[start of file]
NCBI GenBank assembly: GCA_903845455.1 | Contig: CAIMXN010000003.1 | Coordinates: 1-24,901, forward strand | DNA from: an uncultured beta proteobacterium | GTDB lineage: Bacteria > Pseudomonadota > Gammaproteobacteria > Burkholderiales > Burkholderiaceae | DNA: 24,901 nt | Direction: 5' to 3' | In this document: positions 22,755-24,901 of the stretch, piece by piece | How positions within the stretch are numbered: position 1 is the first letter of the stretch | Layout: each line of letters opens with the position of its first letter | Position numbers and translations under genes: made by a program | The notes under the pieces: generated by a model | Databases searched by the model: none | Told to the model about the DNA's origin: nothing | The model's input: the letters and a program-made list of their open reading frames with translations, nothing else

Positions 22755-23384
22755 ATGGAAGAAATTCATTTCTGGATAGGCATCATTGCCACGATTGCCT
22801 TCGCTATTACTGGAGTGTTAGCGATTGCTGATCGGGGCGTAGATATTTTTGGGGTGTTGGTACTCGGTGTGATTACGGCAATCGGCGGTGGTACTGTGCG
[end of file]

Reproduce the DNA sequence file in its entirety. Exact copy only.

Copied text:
NCBI GenBank assembly: GCA_903845455.1 | Contig: CAIMXN010000003.1 | Coordinates: 1-24,901, forward strand | DNA from: an uncultured beta proteobacterium | GTDB lineage: Bacteria > Pseudomonadota > Gammaproteobacteria > Burkholderiales > Burkholderiaceae | DNA: 24,901 nt | Direction: 5' to 3' | In this document: positions 22,755-24,901 of the stretch, piece by piece | How positions within the stretch are numbered: position 1 is the first letter of the stretch | Layout: each line of letters opens with the position of its first letter | Position numbers and translations under genes: made by a program | The notes under the pieces: generated by a model | Databases searched by the model: none | Told to the model about the DNA's origin: nothing | The model's input: the letters and a program-made list of their open reading frames with translations, nothing else

Positions 22755-23384
22755 ATGGAAGAAATTCATTTCTGGATAGGCATCATTGCCACGATTGCCT
22801 TCGCTATTACTGGAGTGTTAGCGATTGCTGATCGGGGCGTAGATATTTTTGGGGTGTTGGTACTCGGTGTGATTACGGCAATCGGCGGTGGTACTGTGCG